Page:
A join is a connection between a metaverse object and a connector space object.
- Joined CS objects are called “Connectors”,
- Unjoined CS objects are called “Disconnectors”.
Multiple relationships are permitted in one direction:
- A single metaverse object can be joined to multiple CS objects,
- However a single CS object cannot be joined to multiple metaverse objects.
If you don’t want multiple joins you need to check for it in code – more on that in subsequent posts.
Get them right
Joins are fundamental to ILM. They are the fabric over which the data flows. Get them wrong and things can go weirdly astray – attributes going to the wrong place, passwords updated in the wrong account, rubbish being allowed to hang around because it’s joined to something, even though that something is not at all relevant… So it’s worth spending some time thinking about getting your joins right.
A New Directory
Lucky you if you’ve got a brand new directory to manage. You don’t need to worry about existing objects – ILM will create everything. So do you need join rules?
Yes you do. Always plan to be able to clear out the connector space and re-import. Add suitable join rules to your MA so the objects can re-join automatically.
An Existing Directory
Now this is far more likely. The directory already exists, and has been managed for some time by other methods. You are now asked to take over object updating and object creation. Before you can even look at provisioning, you must get an idea of what is there already. And the way to do this is by joining as many objects to the metaverse as possible.
I suggest these general steps:
- Make a clear distinction in the connected data source (CDS) between what ILM will manage and what it will not. In the case of user objects in AD, you may propose a new “Unmanaged” OU for those user objects which ILM will not touch, and then exclude it from the view of the MA. Strenuously avoid any kind of shared management proposals, like “we want ILM to create users, but we also want to create them manually in the same OU“; “we want ILM to manage these groups, but we still want to manually add members”. The correct answer to these proposals is “bugger off”, though there may possibly be nicer ways to say that.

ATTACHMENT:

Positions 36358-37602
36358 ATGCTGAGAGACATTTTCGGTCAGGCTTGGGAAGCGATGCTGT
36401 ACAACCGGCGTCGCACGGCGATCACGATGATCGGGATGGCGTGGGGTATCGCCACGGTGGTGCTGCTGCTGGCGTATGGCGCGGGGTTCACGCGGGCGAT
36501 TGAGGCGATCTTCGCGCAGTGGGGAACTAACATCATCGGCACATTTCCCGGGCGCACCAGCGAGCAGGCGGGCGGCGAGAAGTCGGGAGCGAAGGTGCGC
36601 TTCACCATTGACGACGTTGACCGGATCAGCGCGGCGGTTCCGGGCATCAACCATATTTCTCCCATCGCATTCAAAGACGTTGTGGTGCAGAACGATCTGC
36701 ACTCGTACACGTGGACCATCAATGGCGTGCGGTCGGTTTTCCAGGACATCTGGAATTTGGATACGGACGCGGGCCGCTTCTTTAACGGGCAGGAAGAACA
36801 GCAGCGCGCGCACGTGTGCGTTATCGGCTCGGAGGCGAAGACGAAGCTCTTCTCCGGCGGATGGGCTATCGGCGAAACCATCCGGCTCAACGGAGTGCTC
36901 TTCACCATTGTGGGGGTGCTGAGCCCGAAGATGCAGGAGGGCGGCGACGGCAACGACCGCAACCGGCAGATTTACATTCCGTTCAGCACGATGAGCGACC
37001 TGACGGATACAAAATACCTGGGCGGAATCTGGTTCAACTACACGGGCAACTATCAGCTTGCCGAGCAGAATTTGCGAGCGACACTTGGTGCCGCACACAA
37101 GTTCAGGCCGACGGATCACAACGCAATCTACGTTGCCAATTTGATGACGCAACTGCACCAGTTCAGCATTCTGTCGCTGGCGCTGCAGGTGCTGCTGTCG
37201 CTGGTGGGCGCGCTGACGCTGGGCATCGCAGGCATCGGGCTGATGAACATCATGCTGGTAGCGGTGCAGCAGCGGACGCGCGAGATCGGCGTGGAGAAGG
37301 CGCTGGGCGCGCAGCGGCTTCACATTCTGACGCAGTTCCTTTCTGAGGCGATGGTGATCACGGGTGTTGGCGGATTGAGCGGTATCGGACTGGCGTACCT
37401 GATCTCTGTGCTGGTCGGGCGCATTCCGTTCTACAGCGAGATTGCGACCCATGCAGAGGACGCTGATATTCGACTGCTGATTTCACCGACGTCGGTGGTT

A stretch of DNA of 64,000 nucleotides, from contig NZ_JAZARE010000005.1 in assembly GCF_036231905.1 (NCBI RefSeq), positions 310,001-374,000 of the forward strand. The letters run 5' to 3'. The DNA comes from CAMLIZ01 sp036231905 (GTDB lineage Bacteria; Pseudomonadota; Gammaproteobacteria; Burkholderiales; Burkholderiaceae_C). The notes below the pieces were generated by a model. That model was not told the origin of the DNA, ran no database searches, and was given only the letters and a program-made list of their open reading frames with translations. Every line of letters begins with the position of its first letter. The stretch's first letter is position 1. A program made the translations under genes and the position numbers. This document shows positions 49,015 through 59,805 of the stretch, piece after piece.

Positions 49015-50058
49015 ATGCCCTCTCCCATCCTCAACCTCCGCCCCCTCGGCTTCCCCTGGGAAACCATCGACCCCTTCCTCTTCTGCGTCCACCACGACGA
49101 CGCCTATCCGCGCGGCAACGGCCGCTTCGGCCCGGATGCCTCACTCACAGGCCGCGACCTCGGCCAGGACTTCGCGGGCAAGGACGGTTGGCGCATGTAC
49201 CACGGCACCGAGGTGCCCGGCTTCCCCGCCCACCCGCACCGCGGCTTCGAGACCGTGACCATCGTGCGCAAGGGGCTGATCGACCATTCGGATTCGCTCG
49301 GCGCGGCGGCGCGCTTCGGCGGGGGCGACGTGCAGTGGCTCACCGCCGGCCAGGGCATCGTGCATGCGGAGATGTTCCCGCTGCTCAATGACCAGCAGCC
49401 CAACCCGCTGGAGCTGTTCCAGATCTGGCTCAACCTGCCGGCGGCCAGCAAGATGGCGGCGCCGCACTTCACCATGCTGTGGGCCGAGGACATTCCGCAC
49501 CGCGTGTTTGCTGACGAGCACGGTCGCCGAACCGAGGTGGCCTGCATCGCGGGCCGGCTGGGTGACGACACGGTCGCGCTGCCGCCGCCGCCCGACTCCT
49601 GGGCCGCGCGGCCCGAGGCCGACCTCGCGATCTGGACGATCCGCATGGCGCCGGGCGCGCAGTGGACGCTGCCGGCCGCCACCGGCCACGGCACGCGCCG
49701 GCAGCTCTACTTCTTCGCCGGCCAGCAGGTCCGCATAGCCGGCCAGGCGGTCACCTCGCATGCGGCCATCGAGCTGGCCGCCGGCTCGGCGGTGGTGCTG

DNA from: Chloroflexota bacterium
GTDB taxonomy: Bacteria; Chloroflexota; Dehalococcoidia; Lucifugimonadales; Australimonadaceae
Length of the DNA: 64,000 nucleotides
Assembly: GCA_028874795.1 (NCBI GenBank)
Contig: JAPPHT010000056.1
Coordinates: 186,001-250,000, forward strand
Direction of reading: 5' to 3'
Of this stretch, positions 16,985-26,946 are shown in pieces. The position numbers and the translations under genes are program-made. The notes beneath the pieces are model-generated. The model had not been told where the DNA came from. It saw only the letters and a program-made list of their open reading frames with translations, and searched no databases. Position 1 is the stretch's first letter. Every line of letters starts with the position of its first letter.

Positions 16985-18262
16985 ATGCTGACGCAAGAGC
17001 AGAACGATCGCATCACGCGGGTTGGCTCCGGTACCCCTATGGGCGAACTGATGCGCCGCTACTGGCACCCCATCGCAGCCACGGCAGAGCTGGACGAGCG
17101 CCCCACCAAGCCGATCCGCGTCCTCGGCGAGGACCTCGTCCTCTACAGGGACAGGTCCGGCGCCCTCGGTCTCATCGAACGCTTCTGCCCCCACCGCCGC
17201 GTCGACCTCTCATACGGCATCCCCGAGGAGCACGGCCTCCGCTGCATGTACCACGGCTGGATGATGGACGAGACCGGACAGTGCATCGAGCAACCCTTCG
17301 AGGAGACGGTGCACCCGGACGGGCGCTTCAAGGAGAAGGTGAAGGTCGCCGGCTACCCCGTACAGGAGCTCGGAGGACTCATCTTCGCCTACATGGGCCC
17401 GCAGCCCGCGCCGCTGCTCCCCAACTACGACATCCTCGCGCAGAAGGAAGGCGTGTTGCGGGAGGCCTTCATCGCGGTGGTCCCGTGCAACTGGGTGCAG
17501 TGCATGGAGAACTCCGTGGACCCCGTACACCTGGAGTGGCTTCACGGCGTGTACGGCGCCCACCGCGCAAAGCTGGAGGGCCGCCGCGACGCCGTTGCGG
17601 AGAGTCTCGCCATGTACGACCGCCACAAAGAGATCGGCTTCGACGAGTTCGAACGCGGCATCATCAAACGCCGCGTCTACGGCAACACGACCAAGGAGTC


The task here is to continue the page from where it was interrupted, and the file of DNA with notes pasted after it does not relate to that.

- Only project objects into the metaverse from an authoritative identity source, such as an HR database. It is usually a bad idea to project from a mature data source such as an existing AD, where there are likely to be old accounts, test accounts, and other rubbish that you don’t want in your metaverse.
- Try and get as many objects joined as you can using join rules.
- Use the Joiner tool to manually join as many remaining objects as you can.
- Use csexport, from the MIIS Resource Kit, to list the disconnected objects remaining in the CS. Go through the tedious process of figuring out what should be joined, what can be deleted, and what can’t be joined or deleted – these latter objects should be moved to an Unmanaged location in the CDS or, at an absolute minimum, tagged somehow as “Unmanaged” and thereafter filtered out by the MA.
- Hopefully get to the point where Disconnectors=0 in your CS!
Why all this fuss about Disconnectors?
I’m no tidyness freak (trust me, if it wasn’t for my lovely cleaner my house would be in a right state), but I do believe in putting in the extra work now to save myself trouble down the track. Random disconnectors may well cause trouble:
- You can’t control username uniqueness. A username may be perfectly acceptable to your provisioning code, and you’ll only find out that it’s already in use when your MA fails to export the object.
- People start to get used to ILM managing the objects and want to know why it’s “not working properly” because it didn’t delete or update particular examples. Although of course it is working properly, it just can’t manage what it’s never connected to.
- You risk a random, disconnected CS object becoming joined to a metaverse object, thus messing up flow rules, password sync, and preventing the correct object being provisioned.
And the rest…
I had originally thought to write one “all you ever wanted to know about joins” type post, but it turns out there’s quite a lot to say. More posts will follow on advanced (coded) join rules, and some specific scenarios.